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I suffer from excessive sweating

Q:  I suffer from excessive sweating when any exercise (walking short distances, playing golf and the gym (the worst)) takes place or when I feel under pressure or nervous.

It feels like the heat mostly comes from my feet and a general high body temprature which makes chest sweating and head sweating a regular occurrence

Does Acupuncture help reduce sweating?


A:  Hyperhidrosis can be a very difficult social problem, aside from the discomfort which it causes. There is often a vicious circularity about its occurrence, too; being worried that it might happen can easily create the conditions where it does.
There is not a great deal of research which we can quote, not because it doesn't exist but because most of it has been done in China and is not methodologically rigorous enough for us to quote. The Chinese researchers often begin from the premise that acupuncture works and want to find out what works best, whereas the focus in the West remains whether it works at all, which demands a much more complex and expensive set of rules.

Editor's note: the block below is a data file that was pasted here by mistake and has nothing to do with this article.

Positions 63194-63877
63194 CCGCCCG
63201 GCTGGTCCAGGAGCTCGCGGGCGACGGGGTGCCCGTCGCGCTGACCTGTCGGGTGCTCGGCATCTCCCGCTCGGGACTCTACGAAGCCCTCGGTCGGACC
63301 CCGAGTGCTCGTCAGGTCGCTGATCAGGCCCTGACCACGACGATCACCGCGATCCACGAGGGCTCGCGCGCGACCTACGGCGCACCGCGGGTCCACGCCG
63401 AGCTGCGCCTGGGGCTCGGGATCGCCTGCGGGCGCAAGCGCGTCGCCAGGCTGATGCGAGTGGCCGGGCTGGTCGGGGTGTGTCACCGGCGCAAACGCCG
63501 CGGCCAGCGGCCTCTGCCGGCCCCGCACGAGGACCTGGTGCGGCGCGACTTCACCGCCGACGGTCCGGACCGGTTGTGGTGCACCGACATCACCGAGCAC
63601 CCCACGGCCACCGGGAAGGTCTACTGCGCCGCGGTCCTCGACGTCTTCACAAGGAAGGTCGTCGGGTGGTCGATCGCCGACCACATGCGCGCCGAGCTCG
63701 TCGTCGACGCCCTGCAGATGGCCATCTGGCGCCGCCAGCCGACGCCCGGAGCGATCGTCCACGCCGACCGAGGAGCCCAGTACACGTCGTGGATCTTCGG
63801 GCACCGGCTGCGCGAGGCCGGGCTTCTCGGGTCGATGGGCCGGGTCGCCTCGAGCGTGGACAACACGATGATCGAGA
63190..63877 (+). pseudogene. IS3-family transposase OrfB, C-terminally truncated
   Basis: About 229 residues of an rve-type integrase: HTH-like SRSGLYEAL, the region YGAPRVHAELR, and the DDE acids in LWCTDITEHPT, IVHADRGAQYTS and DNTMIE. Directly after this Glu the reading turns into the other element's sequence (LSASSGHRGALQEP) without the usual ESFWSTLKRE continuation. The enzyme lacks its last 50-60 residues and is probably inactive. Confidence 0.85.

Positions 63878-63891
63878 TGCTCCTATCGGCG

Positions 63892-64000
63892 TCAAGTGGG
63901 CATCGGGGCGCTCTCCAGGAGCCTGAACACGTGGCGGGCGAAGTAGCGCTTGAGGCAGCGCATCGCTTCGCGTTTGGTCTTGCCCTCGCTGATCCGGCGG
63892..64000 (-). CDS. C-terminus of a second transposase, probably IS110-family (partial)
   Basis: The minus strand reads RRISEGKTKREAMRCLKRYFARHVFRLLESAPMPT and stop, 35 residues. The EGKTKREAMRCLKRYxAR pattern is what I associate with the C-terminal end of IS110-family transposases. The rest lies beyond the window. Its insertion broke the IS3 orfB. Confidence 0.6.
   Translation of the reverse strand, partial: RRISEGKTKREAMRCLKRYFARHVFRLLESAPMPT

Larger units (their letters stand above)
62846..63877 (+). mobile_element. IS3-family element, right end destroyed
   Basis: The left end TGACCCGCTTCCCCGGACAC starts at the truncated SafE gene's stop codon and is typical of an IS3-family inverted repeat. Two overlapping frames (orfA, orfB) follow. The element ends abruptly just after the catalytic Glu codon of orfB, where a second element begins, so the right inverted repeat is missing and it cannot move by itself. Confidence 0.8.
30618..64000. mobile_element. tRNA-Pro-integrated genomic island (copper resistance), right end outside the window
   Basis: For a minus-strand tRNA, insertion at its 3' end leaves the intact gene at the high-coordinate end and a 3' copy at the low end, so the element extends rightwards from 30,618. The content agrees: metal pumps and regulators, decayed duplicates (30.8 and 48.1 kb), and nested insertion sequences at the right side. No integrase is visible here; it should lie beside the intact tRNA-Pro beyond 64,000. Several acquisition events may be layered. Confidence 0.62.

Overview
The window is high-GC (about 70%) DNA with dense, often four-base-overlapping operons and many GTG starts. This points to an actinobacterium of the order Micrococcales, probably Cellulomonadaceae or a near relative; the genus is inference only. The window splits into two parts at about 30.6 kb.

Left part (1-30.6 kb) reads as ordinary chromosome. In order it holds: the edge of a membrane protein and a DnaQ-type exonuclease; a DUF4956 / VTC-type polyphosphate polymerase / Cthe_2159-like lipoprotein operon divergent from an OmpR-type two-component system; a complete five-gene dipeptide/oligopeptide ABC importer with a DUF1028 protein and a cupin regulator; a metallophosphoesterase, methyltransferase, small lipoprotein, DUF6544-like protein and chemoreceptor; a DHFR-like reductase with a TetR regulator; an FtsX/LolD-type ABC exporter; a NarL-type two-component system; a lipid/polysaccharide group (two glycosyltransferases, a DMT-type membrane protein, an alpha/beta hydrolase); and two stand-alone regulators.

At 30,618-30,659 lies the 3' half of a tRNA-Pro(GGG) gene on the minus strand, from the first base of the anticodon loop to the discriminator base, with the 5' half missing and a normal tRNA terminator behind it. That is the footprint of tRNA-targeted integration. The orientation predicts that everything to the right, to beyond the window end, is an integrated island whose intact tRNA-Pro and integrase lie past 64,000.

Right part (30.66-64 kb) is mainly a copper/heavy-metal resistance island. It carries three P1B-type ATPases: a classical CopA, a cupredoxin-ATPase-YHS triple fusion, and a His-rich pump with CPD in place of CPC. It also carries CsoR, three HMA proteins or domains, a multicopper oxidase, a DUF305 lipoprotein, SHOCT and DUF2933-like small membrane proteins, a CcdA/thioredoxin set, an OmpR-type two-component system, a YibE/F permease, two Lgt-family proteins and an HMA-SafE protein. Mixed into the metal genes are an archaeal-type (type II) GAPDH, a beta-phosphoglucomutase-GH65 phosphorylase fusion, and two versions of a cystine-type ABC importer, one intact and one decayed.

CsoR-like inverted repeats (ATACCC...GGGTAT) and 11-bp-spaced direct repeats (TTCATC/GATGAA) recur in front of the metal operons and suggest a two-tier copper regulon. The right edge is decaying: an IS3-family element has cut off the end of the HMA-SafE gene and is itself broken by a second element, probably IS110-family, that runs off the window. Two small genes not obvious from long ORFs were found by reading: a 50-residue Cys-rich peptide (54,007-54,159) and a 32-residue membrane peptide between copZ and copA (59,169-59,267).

However, Chinese medicine has a different way of looking at human physiology, underpinned as it is by theories about the flow of energy, called 'qi' in the body. A symptom such as excess sweating points to weaknesses in specific parts of the system, and offers some chance that correcting the imbalances in this area may have an effect on the symptom. Of course, nothing in life is that simple, and the reality is that the appearance of a symptom does not mean that there is a straightforward correspondence between the symptom and a part of the system directly responsible for it. The problem may well lie elsewhere in the system, and the skill of the practitioner lies in making sure not that the alarm bell gets turned off but that the reason it is ringing is attended to.
It would be very worthwhile to visit a BAcC member local to you to get face to face advice on whether they think acupuncture would be a good option for you. Some of the more obvious causes, viewed from a Chinese medicine perspective, might be immediately apparent and might enable them to give them to give you a good idea of how successful treatment might be. Even if the immediate cause is not apparent there may still be reason nto give acupuncture a go. There is certainly evidence that it can help in dealing with anxiety, and this may itself help to break the cycles which make the symptom persist.        

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